Aside from coding, I started grinding out short-form TikTok and Instagram videos. I aimed to create three videos a day every day for March and April. This laid the foundation for my short-form video success. I went from <2k followers on both platforms to over 15k in those two months.
The V1 boot camp
Near the end of March, I realized that TechCreator, TikTok, and Instagram weren’t going to make me much money and I started feeling the suffering of not making $50,000 every month. I decided to launch a data engineering boot camp to make some money. I posted about it and took on 50 students charging $987 each. I picked this price point because then I’d be making about the same as I was when I was working at Airbnb in a month.
I didn’t want my boot camp to be like other “breaking into data engineering” boot camps. I wanted to create a boot camp based on hard-earned experience. Experience lessons that you can’t just look up with GPT-4. I partnered with Sarah Floris on this boot camp. She did presentations on career skills.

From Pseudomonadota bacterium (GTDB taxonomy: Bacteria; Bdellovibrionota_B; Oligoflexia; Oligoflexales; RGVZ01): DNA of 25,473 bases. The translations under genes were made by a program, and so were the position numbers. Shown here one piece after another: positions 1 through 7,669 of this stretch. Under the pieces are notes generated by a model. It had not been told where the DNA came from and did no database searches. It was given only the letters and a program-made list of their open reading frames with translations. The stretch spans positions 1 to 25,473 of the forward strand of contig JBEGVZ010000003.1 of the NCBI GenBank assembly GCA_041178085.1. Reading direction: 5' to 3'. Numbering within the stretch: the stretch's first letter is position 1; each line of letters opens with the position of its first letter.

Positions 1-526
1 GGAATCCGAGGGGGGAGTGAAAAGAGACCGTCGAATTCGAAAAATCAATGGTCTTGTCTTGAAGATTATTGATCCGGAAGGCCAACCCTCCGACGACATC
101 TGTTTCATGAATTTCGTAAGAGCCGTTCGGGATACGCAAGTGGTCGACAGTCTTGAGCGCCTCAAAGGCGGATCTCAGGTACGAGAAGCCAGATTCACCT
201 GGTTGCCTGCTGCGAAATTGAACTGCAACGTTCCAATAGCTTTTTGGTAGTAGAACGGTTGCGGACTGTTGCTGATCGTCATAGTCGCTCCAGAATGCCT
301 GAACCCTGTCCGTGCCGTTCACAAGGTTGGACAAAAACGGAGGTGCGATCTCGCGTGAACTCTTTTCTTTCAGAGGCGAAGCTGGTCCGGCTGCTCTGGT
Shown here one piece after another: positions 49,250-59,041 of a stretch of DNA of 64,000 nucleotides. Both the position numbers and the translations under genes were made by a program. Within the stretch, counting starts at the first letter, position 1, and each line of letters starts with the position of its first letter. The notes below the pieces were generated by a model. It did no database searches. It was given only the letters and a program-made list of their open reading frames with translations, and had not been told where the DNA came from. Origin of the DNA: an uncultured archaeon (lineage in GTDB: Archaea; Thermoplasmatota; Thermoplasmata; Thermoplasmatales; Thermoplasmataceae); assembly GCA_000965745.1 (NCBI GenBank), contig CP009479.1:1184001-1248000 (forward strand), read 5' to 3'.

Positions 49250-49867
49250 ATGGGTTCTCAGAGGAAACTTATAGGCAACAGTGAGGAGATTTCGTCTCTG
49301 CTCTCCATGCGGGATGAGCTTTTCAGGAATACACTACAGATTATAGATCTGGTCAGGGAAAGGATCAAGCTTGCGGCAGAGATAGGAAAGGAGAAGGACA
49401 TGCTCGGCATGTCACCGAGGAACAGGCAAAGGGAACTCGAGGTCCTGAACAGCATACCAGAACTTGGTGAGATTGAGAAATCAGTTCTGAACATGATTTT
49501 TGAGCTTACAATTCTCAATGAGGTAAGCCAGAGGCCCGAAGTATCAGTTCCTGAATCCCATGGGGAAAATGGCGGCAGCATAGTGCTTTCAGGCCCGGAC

Some of my favorite students from the V1 boot camp were Mitali, Julie, Scott, and Tony. Without Julie’s help, the boot camp would have been a disorganized mess! Lakshmi also helped a lot with homework help and grading in V1.
The V1 curricula covered data modeling, Apache Spark, Apache Flink, Tableau, and data quality. It was four hours a week of lecture/lab each week for six weeks. I loved teaching it. I had a ton of energy for the first two weeks but started to slow down after that.
Here’s what I learned:
Teaching Spark was difficult because I had never used Databricks before and I wanted to learn it. But getting 50 people set up with a Databricks trial account experience was way more annoying than I thought it would be.